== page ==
Sweden is using smart grids to turn buildings into energy producers. Huang et al/Elsevier
Energy ‘Prosumers’<p>But Sweden doesn't stop at village-level heating solutions. Its new breed of energy-generation takes hyper-local to the next level.</p><p>One example is in the city of Ludivika where 1970s flats <a href="https://www.buildup.eu/sites/default/files/content/transforming-a-residential-building-cluster-into-electricity-prosumers-in-sweden.pdf" target="_blank">have recently been retrofitted with the latest smart energy technology</a>.</p><p>48 family apartments spread across 3 buildings have been given photovoltaic solar panels, thermal energy storage and heat pump systems. A micro energy grid connects it all, and helps charge electric cars overnight.</p><p>The result is a cluster of 'prosumer' buildings, producing rather than consuming enough power for 77% of residents' needs. With <a href="http://www.diva-portal.org/smash/get/diva2:1232060/FULLTEXT01.pdf" target="_blank" rel="noopener noreferrer">high levels of smart meter usage</a>, it's a model that looks set to spread across Sweden.</p>
<div id="d7bf9" class="rm-shortcode" data-rm-shortcode-id="8757b138d5570bec9d6aad18074a429a"><blockquote class="twitter-tweet twitter-custom-tweet" data-twitter-tweet-id="1273556364263071744" data-partner="rebelmouse"><div style="margin:1em 0">Read more about Western Harbour and book a visit: https://t.co/ujSmVs9rNK 🏡🌳🌊 https://t.co/C5PuPziqIM</div> — Smart City Sweden (@Smart City Sweden)<a href="https://twitter.com/SmartCitySweden/statuses/1273556364263071744">1592474473.0</a></blockquote></div>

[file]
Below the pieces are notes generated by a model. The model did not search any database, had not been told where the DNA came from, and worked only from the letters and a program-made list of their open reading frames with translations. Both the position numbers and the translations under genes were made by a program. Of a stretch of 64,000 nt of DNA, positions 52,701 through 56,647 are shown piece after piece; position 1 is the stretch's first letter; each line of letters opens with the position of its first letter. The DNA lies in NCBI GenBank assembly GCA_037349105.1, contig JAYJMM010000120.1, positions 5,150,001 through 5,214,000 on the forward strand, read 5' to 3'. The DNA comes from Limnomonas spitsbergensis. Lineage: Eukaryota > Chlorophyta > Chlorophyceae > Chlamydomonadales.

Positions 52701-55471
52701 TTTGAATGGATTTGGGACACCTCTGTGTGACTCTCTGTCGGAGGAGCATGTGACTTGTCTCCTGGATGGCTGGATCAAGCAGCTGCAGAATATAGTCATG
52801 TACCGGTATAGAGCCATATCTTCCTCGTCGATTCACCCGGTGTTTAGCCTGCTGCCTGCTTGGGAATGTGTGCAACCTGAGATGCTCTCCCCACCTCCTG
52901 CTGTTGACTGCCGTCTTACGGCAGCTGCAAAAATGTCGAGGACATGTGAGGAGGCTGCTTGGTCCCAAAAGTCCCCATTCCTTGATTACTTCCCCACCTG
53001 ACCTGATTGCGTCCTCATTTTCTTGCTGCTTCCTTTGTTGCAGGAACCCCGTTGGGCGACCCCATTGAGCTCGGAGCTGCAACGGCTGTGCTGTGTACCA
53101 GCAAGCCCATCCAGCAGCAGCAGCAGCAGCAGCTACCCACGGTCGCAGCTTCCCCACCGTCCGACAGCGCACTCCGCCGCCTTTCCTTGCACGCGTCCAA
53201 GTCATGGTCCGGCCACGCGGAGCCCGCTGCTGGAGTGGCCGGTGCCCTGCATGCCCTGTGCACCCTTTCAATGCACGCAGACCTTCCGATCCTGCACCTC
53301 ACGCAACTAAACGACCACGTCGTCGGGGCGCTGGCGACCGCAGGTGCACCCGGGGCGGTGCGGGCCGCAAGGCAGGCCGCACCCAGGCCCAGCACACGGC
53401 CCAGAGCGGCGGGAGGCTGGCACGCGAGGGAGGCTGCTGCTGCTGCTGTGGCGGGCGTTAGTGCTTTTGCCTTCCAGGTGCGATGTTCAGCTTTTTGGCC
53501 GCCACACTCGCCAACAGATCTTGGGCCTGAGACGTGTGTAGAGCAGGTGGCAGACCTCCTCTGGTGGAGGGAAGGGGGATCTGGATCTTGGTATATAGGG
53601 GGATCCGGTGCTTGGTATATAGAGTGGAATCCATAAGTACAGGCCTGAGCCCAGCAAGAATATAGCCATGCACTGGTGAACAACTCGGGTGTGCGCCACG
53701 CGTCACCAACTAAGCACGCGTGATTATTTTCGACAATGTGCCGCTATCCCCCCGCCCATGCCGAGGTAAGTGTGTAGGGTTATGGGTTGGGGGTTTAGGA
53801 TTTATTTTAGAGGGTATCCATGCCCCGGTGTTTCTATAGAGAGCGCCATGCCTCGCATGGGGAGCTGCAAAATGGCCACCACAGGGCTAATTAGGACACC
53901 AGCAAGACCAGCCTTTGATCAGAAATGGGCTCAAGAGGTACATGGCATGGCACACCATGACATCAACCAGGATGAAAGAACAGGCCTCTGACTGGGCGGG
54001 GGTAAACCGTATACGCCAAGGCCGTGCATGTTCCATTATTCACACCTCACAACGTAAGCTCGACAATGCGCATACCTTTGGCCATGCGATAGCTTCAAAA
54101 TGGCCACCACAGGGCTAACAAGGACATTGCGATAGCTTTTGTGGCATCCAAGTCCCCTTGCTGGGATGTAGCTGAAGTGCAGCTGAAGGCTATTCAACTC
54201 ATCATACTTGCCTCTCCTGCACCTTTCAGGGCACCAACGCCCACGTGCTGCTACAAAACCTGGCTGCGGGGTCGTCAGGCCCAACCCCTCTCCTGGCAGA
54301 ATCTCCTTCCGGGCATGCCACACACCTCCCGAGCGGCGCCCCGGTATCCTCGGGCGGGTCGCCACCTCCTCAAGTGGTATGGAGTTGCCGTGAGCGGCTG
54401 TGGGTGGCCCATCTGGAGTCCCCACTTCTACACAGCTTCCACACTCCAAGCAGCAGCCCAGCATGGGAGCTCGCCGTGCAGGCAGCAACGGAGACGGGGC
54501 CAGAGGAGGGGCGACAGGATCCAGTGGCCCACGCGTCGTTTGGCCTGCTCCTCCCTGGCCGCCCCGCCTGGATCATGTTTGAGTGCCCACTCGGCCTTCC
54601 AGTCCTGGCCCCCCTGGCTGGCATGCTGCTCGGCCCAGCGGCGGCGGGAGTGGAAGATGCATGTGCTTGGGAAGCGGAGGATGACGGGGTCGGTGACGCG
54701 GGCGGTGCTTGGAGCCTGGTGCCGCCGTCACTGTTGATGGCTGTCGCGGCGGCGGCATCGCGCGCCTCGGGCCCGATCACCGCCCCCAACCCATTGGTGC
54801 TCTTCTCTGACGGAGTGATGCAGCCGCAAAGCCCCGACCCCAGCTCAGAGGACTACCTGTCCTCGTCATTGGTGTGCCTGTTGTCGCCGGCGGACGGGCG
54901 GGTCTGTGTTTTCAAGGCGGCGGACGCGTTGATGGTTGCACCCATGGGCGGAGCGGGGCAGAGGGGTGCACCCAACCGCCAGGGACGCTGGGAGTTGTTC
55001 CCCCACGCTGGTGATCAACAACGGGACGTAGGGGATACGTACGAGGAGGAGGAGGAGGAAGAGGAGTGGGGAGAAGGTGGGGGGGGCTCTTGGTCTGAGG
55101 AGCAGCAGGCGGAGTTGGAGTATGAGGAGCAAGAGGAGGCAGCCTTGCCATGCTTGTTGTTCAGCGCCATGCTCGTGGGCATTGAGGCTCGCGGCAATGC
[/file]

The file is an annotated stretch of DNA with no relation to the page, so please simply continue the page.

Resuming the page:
Scaling Up<p>A recent development by E.ON in Hyllie, a district on the outskirts of Malmö, southern Sweden, <a href="https://www.eonenergy.com/blog/2019/February/sweden-smart-city" target="_blank">has scaled up the smart grid principle</a>. Energy generation comes from local wind, solar, biomass and waste sources.</p><p>Smart grids then balance the power, react to the weather, deploying extra power when it's colder or putting excess into battery storage when it's warm. The system is not only more efficient, but bills have fallen.</p><p>Smart energy developments like those in Hyllie, Ludivika, and renewable-driven district heating, offer a radical alternative to the centralized energy systems many countries rely on today.</p><p>The EU's leaders have a challenge: how to generate 32% of energy from renewables by 2030. Sweden offers a vision of how technology and local solutions can turn a goal into a reality.</p>